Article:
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Up First briefing: Israel is regaining Gaza border; GOP reps race to find new speaker

Israeli soldiers take up position in Kfar Aza, in the south of Israel, bordering Gaza Strip on Tuesday, Oct. 10.
Thomas Coex
/
AFP via Getty Images
Israeli soldiers take up position in Kfar Aza, in the south of Israel, bordering Gaza Strip on Tuesday, Oct. 10.

Good morning. You're reading the Up First newsletter. Subscribe here to get it delivered to your inbox, and listen to the Up First podcast for all the news you need to start your day.

Today's top stories

The Israeli military says it has nearly regained control of the Gaza border after Saturday's surprise attack from Hamas. Palestinian and Israeli civilian death tolls continue to climb. President Biden and several European leaders have condemned the attack and expressed solidarity with Israel.

  • Reporting on Up First from Tel Aviv, NPR's Daniel Estrin says Israelis are "simply astonished" in the aftermath and feel their government has failed to protect them. Meanwhile, Israel has declared a "total" blockade on the Gaza Strip, and many Palestinians are seeking shelter at the main hospital. An NPR producer spoke to a woman there, who said there is no safe space left in Gaza.
  • Thousands of Americans have participated in pro-Palestinian marches in several cities, including New York, Chicago and Washington, D.C. NPR's Brian Mann spoke to People's Forum head Manolo De Los Santos, who defended his group's right to peacefully protest and criticize Israel's ongoing treatment of Palestinians.
  • An Israeli man tells Morning Edition that six of his family members are missing, and he believes Hamas kidnapped them. He says it took him nearly two days to "understand it's not a dream."
  • See photos from the ground with NPR's visual report. Editor's note: This report contains some graphic images. 


The war in Israel and Gaza has heightened urgency in the U.S. House to elect a new speaker. Republican representatives are expected to hold a candidate forum tonight, where Reps. Steve Scalise and Jim Jordan will address their colleagues. A closed-door, secret ballot election among Republicans is expected tomorrow morning.

  • House Republicans don't want another lengthy public battle and multiple rounds of votes for House Speaker. NPR's Susan Davis says. She adds that following the attack on Israel, there's a fear of projecting an image of U.S. democracy in disarray.
  • Without a House Speaker, Congress can't approve foreign aid, pass government spending or confirm ambassadors like former Treasury Secretary Jack Lew, who is awaiting confirmation as the U.S. ambassador to Israel. Here are five of the most pressing issues on hold.


President Biden was interviewed this weekend by special counsel Robert Hur as part of an ongoing investigation into his handling of classified documents found at his Delaware home and an office in Washington, D.C. The material was reportedly tied to his time as vice president and senator.

Body electric

/ Daniel Hertzberg
/
Daniel Hertzberg

Body Electric is a 6-part investigation and interactive project with TED Radio Hour host Manoush Zomorodi exploring the relationship between our technology and our bodies...and how we can improve it.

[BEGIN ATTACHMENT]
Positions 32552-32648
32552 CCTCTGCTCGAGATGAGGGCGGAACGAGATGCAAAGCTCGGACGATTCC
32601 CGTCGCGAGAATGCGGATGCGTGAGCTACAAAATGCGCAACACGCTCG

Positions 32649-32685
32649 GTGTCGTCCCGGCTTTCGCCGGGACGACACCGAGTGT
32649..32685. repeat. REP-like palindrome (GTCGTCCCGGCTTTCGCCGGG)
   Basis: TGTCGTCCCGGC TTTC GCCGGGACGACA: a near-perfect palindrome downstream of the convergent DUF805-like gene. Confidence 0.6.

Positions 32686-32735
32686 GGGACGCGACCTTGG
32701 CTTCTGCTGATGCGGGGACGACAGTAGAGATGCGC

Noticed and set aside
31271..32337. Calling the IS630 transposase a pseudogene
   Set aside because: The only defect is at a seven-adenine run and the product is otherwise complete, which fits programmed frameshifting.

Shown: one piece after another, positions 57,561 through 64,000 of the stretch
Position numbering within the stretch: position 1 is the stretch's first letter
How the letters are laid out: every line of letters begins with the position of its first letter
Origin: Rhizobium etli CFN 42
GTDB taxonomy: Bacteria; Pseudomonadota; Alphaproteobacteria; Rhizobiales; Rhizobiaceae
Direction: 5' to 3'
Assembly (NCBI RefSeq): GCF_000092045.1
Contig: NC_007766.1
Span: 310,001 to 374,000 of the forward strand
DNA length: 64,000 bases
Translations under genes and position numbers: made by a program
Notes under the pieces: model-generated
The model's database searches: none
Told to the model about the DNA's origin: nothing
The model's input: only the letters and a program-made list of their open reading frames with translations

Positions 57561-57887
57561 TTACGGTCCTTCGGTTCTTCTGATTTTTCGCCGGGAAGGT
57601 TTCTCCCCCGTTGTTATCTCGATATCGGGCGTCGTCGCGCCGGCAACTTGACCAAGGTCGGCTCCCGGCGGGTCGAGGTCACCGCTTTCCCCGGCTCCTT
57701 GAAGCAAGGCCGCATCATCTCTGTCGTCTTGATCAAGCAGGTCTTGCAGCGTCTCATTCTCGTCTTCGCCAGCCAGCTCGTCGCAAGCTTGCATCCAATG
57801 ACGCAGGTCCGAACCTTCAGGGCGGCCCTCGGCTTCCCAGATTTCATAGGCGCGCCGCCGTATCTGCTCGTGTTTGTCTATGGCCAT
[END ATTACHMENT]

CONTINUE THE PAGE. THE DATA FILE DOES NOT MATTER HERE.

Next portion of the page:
Personal computers have revolutionized the way we work and communicate. They've also taken their toll on our bodies along the way.

NPR's Manoush Zomorodi explores how we got into this toxic relationship with computers — and why we stay committed.

Picture show

Charloth Chirino poses for a portrait in her apartment in Medellín. Originally from Maracaibo, Venezuela, Charloth has been living in Colombia for seven years, three of those in Medellín. She has lived her life as a proud trans woman since she was 15 years old, when she also began working as a sex worker.
/ Lexi Parra for NPR
/
Lexi Parra for NPR
Charloth Chirino poses for a portrait in her apartment in Medellín. Originally from Maracaibo, Venezuela, Charloth has been living in Colombia for seven years, three of those in Medellín. She has lived her life as a proud trans woman since she was 15 years old, when she also began working as a sex worker.

Nearly 7 million Venezuelans have fled their country in the past decade due to hyperinflation, violence and censorship. Many are in Colombia's city of Medellín, a bustling hub that promotes progressiveness and inclusivity. But many migrants there say they found empty promises.

See photos of Venezuelans staying there now and read about how they've found community despite all the obstacles.

3 things to know before you go

The artists, brothers Adam and Zack Khalil and Jackson Polys, are part of the collective the New Red Order. They call it a "public secret society." Here they are with Creative Time curator Diya Vij.
Keren Carrión / NPR
/
NPR
The artists, brothers Adam and Zack Khalil and Jackson Polys, are part of the collective the New Red Order. They call it a "public secret society." Here they are with Creative Time curator Diya Vij.

  1. This carnival in Queens, New York, is not what it seems. Instead of cotton candy and snow cones, you'll find an art installation that's trying to convince people to give land back to Native Americans. 
  2. Nearly 1,000 migrating birds died last week after flying into a convention center building in Chicago. 
  3. How long have humans lived on the American continent? Longer than we initially thought, according to this new analysis of fossilized human footprints. 

Copyright 2023 NPR. To see more, visit https://www.npr.org.

Suzanne Nuyen